Alan Shubert (far rt) with EPWater crew | Photo courtesy EPWater
Vice President Alan Shubert’s greatest contributions to El Paso Water will be appreciated long after he retires, thanks to the many talented employees he groomed for promotion.
“Alan’s biggest contribution is the people – people that he brought in and people who he nurtured,” said President and CEO John Balliew. “In both Operations and Technical Services, he leaves a big depth of bench so that we have roles covered. If somebody leaves, we have many people – not just one person – who are suited to fill available slots.”
Shubert relishes his role in mentoring and cross-training employees, all the while developing well-rounded leaders to future-proof the utility’s workforce.
“I always felt like my skill was more being a coach than being on the field,” Shubert said. “Staff had always considered cross-training as punishment. To gain people’s trust, you have to sit down and listen. What I was trying to accomplish was to create a generation of leaders that can fill my job easily.”
Several of his EPWater mentees benefited from Shubert’s mentorship and said their careers grew because of it.
“Leadership – that is what he’s about,” said Irazema Rojas, Acting Chief Technical Officer. “When Alan brought me over from Operations as the Capital Improvements Program Administrator, he only explained the problem and left me to figure it out. He supported me and advised me but never micromanaged me. That allowed me to grow and explore areas outside my profession that I would have never imagined. I am greatly thankful for that.”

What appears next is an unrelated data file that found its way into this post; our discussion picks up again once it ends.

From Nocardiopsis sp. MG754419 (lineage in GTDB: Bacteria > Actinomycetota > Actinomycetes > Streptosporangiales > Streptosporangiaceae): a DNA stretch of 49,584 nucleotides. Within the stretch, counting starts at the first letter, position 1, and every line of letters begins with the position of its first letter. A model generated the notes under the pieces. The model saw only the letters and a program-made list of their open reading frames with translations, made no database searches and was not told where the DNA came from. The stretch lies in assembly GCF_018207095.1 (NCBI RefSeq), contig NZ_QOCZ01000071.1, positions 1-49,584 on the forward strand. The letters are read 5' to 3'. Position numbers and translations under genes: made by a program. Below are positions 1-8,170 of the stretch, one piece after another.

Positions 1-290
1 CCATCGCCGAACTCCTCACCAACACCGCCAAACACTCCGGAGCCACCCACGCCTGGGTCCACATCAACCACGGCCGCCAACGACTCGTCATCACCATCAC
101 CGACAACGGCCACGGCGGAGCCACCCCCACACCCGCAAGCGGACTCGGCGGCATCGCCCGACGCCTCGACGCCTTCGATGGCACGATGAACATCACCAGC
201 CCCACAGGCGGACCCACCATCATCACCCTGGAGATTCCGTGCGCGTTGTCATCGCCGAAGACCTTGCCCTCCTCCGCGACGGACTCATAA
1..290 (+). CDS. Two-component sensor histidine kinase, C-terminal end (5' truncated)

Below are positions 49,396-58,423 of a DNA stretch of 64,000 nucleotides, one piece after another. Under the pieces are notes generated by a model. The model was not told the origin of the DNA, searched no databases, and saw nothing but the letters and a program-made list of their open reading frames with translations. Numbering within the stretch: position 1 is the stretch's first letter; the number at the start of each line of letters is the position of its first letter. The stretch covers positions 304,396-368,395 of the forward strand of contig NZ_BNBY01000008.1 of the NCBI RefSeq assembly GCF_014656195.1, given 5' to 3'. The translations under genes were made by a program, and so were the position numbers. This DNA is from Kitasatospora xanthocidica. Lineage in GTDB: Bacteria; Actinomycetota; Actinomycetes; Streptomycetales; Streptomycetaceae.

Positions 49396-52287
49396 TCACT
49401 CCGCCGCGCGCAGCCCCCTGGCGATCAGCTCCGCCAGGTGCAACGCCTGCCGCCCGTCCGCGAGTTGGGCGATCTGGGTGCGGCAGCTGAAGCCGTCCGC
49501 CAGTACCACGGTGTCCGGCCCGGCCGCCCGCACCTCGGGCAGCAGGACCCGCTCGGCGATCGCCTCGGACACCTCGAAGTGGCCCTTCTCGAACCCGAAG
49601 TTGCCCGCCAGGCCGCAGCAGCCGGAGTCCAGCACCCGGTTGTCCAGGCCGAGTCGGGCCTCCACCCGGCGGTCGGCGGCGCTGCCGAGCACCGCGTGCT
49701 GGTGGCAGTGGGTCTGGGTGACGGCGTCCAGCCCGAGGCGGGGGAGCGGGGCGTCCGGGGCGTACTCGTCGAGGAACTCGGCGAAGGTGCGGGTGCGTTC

“I’m grateful for Mr. Shubert’s leadership these past few years,” said Veronica Galindo, Water Production Manager. “I have learned from him that the best solution to a problem is most often the simplest one. I remember a TxDOT project where we didn’t have any room to relocate a water line. There was room along an irrigation canal, but we initially rejected this location, thinking the irrigation district would never let us put a water line along the canal. Mr. Shubert helped us coordinate with the district to ultimately construct the line along the canal.”
Fresh off a successful 18-year stint at the City culminating in the construction of the El Paso Chihuahuas stadium, Shubert came to EPWater in 2014 ready for a new challenge.